The Canberra Spatial Plan released by the ACT Government in March 2004 identified the airport and surrounding areas as being an important centre for future industrial and related development.[50]

Brindabella Airlines had its head office on the airport property prior to the airline's collapse in 2013.[51][52]

Airlines and destinations

Airlines Destinations
FlyPelican Dubbo,[53] Newcastle[54]
Qantas Adelaide, Brisbane, Melbourne, Perth, Sydney
QantasLink
operated by Cobham
Brisbane, Melbourne, Sydney
QantasLink
operated by Eastern Australia Airlines
Melbourne, Sydney
QantasLink
operated by Sunstate Airlines
Brisbane
Singapore Airlines Singapore, Wellington[30]
Tigerair Australia Melbourne[55]
Virgin Australia Adelaide, Brisbane, Gold Coast, Melbourne, Sydney
Seasonal: Perth [a] (begins 10 August 2017)[56]

Notes

  1. ^ Flies on Parliamentary sitting weeks.

Statistics

Total passengers and aircraft movements
Year Actual
passengers[5]
2003
forecast[57]>
Total
movements[5]
2003
forecast[57]
199798 1,824,515 38,446
199899 1,820,757 38,077
199900 1,969,221 41,025
200001 2,107,219 51,867
200102 1,841,302 39,716 90,281
200203 1,916,351 2,176,603 35,986 93,296
200304 2,303,422 39,418
200405 2,478,705 2,280,557 38,512
200506 2,550,129 38,182
200607 2,687,336 38,257
200708 2,853,480 41,177
200809 3,061,859 2,829,882 45,191
200910 3,258,396 44,201
201011 3,240,848 43,280
201112 3,158,685 42,938
201213 3,013,960 41,816
201314 2,857,618 40,498
201415 2,803,989 3,476,797 38,718 116,072
201516 2,814,717 37,147
Busiest domestic routes
Busiest domestic routes into and out of Canberra Airport (year end 2013)[5]
Rank Airport Passengers handled  % Change
1 Sydney New South Wales 1,027,600 2.4
2 Melbourne Victoria 994,500 0.9
3 Brisbane Queensland 583,000 3.7
4 Adelaide South Australia 182,200 4.1

Advertising

While billboards have been barred in Canberra since the 1930s, an amendment of the National Capital Plan in 2000 allowed them to be displayed at Canberra Airport.[58] Subsequently the airport has hosted advertisements promoting defence hardware. A community group said the airport should not be promoting weapons manufacturers.[59] The airport defended the ads and said the airport would continue to accept defence industry advertising.[60] In 2015 the airport was lit up in rainbow colours,[61] and in 2017 electronic and 3D message boards were used to support marriage equality.[62]

Environment

Approach and departure corridors lie over largely rural and industrial areas, although the instrument approach path (from the south) passes near the New South Wales suburb of Jerrabomberra, the city of Queanbeyan, and the Royal Australian Navy base, HMAS Harman, which has some barracks and housing.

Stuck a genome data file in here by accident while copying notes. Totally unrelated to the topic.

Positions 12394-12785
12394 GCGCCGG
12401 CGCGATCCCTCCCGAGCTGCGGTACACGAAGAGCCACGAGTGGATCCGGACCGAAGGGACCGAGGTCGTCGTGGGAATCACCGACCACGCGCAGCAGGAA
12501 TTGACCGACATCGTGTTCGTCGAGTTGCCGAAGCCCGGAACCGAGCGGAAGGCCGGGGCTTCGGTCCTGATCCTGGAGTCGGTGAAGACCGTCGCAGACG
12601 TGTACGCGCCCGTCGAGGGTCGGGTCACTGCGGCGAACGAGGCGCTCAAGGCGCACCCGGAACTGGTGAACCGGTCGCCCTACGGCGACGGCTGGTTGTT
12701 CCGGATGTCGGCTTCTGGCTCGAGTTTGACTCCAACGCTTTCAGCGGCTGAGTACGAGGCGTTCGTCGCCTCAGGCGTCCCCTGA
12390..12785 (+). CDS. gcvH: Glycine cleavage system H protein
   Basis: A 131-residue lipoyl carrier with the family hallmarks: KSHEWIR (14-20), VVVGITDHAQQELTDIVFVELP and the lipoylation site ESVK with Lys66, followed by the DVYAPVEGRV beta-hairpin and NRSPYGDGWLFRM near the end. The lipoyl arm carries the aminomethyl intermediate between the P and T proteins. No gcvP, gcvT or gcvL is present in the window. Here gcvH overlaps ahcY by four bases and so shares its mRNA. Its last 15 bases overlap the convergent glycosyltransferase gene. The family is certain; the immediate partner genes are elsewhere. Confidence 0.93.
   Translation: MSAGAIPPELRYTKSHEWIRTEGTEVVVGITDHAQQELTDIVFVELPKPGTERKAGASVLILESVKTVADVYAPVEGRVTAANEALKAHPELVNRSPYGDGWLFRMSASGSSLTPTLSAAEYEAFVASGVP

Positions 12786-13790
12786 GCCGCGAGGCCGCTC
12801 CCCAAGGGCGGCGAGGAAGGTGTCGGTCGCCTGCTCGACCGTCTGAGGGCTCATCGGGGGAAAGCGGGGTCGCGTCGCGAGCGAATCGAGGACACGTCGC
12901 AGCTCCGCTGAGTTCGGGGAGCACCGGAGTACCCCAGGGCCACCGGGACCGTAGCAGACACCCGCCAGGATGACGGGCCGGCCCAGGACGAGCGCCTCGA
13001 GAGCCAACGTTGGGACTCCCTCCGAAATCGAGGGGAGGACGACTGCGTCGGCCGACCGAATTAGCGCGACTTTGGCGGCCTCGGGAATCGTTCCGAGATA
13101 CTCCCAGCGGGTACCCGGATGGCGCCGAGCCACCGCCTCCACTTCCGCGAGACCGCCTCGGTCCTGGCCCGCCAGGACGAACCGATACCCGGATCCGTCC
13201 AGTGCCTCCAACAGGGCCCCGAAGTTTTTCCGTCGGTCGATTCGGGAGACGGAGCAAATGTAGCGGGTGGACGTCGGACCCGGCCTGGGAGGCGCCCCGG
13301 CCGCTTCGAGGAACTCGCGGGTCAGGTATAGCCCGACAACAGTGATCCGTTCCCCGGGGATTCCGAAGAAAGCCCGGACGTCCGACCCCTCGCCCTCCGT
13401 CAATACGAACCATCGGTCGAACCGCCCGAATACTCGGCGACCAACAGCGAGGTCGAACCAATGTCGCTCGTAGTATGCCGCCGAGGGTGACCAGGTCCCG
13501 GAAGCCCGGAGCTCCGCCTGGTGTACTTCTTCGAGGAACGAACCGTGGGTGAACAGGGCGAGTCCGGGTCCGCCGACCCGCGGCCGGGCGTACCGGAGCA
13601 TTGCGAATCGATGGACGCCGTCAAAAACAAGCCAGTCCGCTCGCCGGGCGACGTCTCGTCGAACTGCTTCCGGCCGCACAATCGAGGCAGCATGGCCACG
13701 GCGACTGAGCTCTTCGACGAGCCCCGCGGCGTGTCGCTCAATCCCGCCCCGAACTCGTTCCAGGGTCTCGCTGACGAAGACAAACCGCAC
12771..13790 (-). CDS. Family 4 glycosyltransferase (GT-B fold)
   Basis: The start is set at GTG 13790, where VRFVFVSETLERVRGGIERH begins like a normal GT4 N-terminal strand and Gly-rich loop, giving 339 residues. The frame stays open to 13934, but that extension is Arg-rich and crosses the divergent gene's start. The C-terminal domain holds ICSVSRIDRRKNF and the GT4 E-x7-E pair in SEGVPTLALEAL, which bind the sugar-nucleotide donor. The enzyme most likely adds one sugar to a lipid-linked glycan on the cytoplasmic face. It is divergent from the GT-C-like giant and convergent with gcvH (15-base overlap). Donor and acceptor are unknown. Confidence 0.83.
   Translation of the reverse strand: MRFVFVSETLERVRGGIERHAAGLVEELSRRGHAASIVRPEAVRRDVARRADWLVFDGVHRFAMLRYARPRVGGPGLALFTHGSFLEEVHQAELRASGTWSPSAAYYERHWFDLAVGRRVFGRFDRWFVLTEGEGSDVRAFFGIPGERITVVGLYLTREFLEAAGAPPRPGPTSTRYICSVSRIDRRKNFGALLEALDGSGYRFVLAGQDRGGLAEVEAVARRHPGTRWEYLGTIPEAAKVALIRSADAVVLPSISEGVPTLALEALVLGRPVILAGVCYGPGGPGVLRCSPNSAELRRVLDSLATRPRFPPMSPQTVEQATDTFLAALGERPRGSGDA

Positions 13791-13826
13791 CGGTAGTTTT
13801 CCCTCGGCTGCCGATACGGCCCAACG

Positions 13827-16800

Proposals have been made to the NSW Planning Minister by various developers to approve housing estates that are under the southern flight paths in New South Wales. Canberra International Airport Pty Ltd[12] has been vigorous in advertising its opposition to these plans on the basis of a general increase in noise levels over a wide corridor which is currently free of aircraft noise,[63] and concern that this will lead to the imposition of a curfew on the hours-of-operation of the airport.[64]

Road traffic and road traffic congestion

The road system around Canberra Airport and the road between Civic and Canberra Airport was being duplicated as at July 2008, partly funded by Canberra Airport and the ACT Government. Federal Labor had also committed to further road improvements in the area through the extension of the Monaro Highway.[65][66]

The Chief Minister of the ACT Government, Jon Stanhope, initially blamed the Commonwealth for the increased traffic congestion around the airport, which he claimed had occurred due to the construction of office buildings on airport land,[67] however, Mr Stanhope later stated that while he accepted the development of the airport added to the level of traffic on the roads, it was not the cause of the congestion during peak periods.[68] The ACT Government established a roundtable working group to examine the roads around the Airport and identify solutions to the road congestion through the Majura Valley.[69] The roundtable identified that the cause of the road traffic was increased traffic from Gungahlin;, the expansion of the airport; and Queanbeyan's growing population.[70][71] The working group recommended a staged approach to solving the traffic congestion, with Stage 1 including the duplication of Pialligo Avenue, Morshead Drive and Fairbairn Avenue.[72]